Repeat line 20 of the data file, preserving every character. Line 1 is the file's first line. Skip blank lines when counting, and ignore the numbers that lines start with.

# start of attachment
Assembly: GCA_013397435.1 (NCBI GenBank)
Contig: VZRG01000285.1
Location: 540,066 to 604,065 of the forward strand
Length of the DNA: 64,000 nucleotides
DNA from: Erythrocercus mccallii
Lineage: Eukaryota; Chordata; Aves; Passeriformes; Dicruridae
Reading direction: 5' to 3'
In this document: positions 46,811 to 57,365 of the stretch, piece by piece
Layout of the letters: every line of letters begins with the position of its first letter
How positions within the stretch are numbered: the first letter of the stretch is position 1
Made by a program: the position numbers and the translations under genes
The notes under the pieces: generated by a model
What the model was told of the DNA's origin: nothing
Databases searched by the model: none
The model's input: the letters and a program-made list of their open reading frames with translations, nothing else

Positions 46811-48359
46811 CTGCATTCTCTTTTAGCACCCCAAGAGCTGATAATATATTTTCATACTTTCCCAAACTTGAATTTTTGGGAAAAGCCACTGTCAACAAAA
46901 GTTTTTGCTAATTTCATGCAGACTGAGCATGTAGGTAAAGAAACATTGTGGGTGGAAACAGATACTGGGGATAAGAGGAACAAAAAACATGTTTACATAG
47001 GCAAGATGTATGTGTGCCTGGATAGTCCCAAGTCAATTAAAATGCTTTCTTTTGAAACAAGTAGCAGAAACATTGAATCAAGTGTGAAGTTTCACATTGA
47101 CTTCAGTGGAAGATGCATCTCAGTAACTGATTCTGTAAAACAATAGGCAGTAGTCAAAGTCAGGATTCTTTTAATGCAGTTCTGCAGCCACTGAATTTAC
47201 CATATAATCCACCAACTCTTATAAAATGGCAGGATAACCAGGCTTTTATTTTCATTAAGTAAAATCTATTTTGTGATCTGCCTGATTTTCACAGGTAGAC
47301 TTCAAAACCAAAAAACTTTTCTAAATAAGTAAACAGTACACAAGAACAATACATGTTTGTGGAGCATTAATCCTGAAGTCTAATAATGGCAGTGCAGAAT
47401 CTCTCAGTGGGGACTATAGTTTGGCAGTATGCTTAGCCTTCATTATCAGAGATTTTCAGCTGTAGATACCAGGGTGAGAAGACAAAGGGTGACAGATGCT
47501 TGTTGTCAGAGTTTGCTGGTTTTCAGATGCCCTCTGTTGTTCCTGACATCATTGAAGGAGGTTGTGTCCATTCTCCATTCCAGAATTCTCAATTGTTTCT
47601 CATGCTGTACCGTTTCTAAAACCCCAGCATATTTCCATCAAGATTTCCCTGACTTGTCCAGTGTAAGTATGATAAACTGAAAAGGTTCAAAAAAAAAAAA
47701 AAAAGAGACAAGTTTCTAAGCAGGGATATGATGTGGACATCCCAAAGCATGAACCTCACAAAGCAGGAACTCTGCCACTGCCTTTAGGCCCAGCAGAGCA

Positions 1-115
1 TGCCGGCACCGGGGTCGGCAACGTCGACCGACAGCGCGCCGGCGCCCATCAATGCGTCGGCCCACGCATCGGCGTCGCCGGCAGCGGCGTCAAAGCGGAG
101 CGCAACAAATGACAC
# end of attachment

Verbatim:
47101 CTTCAGTGGAAGATGCATCTCAGTAACTGATTCTGTAAAACAATAGGCAGTAGTCAAAGTCAGGATTCTTTTAATGCAGTTCTGCAGCCACTGAATTTAC